The Second War for Independence

The War of 1812

July 22, 2019

The War of 1812 is known as the second war for independence. Some see the War of 1812 as a continuation of British usurpations against the newly formed United States of America. In the War of 1812, caused by British restrictions on U.S. trade and America’s desire to expand its territory, the United States took on the greatest naval power in the world, Great Britain. The War of 1812 lasted from June 18, 1812, to February 17, 1815.

As Americans suffered defeat after defeat (during the War of 1812) with the British, Canadians, and First Nations allies, President James Madison proclaimed a national day of prayer on July 23, 1813, emphasizing the importance of a nation humbling itself before Almighty God and pleading for His help against injustice. Here’s part of what he said:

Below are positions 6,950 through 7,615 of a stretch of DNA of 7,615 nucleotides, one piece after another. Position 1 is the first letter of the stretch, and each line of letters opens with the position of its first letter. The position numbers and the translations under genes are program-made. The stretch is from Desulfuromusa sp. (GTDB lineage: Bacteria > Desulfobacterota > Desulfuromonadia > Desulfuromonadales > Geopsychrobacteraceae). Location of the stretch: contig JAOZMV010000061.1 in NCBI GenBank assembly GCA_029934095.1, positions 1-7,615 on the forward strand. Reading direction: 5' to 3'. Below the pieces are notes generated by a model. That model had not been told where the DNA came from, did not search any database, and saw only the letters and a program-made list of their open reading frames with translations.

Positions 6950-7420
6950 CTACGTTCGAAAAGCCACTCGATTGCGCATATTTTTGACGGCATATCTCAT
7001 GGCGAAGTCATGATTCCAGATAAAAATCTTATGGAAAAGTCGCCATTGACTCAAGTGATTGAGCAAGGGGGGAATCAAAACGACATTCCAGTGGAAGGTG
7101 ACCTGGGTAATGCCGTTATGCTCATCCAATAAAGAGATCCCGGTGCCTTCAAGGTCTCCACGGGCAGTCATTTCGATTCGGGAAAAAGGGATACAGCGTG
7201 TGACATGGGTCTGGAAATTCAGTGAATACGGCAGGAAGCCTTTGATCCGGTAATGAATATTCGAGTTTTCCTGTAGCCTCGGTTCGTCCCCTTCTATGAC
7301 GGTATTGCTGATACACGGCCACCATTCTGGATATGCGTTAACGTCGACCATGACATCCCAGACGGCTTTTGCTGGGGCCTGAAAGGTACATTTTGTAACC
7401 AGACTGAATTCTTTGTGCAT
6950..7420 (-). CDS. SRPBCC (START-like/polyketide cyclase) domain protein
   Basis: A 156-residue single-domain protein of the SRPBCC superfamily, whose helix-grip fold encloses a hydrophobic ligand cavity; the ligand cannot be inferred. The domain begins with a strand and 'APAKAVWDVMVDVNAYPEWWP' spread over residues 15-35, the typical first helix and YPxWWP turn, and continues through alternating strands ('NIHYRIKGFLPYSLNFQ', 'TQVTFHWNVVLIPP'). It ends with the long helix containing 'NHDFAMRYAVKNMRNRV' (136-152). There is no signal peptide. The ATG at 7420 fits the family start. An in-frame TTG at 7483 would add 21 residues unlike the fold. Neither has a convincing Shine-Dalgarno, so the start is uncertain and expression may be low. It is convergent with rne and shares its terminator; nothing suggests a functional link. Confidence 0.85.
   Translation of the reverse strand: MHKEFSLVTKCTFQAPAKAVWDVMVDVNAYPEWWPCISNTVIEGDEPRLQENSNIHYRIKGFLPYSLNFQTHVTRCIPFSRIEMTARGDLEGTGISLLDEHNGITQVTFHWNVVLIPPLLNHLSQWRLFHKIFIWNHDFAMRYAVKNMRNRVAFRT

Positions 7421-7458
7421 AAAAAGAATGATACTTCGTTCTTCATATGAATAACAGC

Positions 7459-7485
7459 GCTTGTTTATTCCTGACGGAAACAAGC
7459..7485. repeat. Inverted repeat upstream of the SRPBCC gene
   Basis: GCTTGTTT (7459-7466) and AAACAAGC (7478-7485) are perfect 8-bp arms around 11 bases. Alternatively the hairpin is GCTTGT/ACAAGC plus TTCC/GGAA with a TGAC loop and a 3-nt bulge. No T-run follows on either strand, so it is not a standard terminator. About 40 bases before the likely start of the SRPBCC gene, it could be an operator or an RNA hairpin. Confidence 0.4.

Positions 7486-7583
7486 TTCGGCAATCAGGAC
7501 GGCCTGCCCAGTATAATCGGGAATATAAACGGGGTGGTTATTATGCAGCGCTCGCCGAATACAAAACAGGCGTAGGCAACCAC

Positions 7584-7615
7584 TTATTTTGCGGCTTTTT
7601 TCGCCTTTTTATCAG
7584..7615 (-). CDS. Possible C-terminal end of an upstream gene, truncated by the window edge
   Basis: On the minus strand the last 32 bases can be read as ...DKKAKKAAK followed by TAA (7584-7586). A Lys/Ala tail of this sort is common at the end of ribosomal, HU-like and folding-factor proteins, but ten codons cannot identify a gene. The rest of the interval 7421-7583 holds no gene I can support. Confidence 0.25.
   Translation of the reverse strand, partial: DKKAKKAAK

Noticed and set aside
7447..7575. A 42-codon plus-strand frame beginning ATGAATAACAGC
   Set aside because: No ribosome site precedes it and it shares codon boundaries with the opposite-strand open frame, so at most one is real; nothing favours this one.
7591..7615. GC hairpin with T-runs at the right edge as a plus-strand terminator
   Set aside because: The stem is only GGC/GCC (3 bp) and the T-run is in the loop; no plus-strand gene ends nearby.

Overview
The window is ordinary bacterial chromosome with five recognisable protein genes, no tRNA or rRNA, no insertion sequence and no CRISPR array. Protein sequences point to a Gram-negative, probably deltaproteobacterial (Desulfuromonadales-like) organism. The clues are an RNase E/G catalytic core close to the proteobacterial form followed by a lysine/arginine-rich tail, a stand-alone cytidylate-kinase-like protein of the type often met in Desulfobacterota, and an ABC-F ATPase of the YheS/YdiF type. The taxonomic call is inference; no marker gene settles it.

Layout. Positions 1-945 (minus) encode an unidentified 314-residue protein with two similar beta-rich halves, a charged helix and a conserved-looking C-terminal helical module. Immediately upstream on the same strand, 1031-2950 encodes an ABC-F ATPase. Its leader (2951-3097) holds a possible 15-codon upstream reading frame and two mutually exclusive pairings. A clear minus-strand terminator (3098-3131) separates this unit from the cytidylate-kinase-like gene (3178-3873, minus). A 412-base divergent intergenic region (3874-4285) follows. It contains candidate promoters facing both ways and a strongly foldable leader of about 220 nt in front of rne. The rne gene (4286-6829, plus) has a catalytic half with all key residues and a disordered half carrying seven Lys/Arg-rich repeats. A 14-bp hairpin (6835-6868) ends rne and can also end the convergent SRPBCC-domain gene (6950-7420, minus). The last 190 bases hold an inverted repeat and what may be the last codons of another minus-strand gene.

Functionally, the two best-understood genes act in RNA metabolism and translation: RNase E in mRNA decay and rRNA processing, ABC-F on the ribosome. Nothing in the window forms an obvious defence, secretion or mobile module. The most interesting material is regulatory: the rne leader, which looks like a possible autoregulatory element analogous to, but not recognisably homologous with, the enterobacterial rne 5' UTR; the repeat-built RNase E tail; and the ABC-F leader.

“Whereas in times of public calamity such as that of the war brought on the United States by the injustice of a foreign government it is especially becoming that the hearts of all should be touched with the same and the eyes of all be turned to that Almighty Power in whose hand are the welfare and the destiny of nations.”

-James Madison

Here’s a wonderful story from the War of 1812.

On a rainy September 13, 1814, British warships sent a downpour of shells and rockets onto Fort McHenry in Baltimore Harbor, relentlessly pounding the American fort for 25 hours. The bombardment, known as the Battle of Baltimore, came only weeks after the British had attacked Washington, D.C., burning the Capitol, the Treasury, and the President’s house. It was another chapter in the ongoing War of 1812.

A week earlier, Francis Scott Key, a 35-year-old American lawyer, had boarded the flagship of the British fleet on the Chesapeake Bay in hopes of persuading the British to release a friend who had recently been arrested. Key’s tactics were successful, but because he and his companions had gained knowledge of the impending attack on Baltimore, the British didn’t let them go. They did allow the Americans to return to their own vessel but continued guarding them. Under their scrutiny, Key watched as the barrage of Fort McHenry began eight miles away.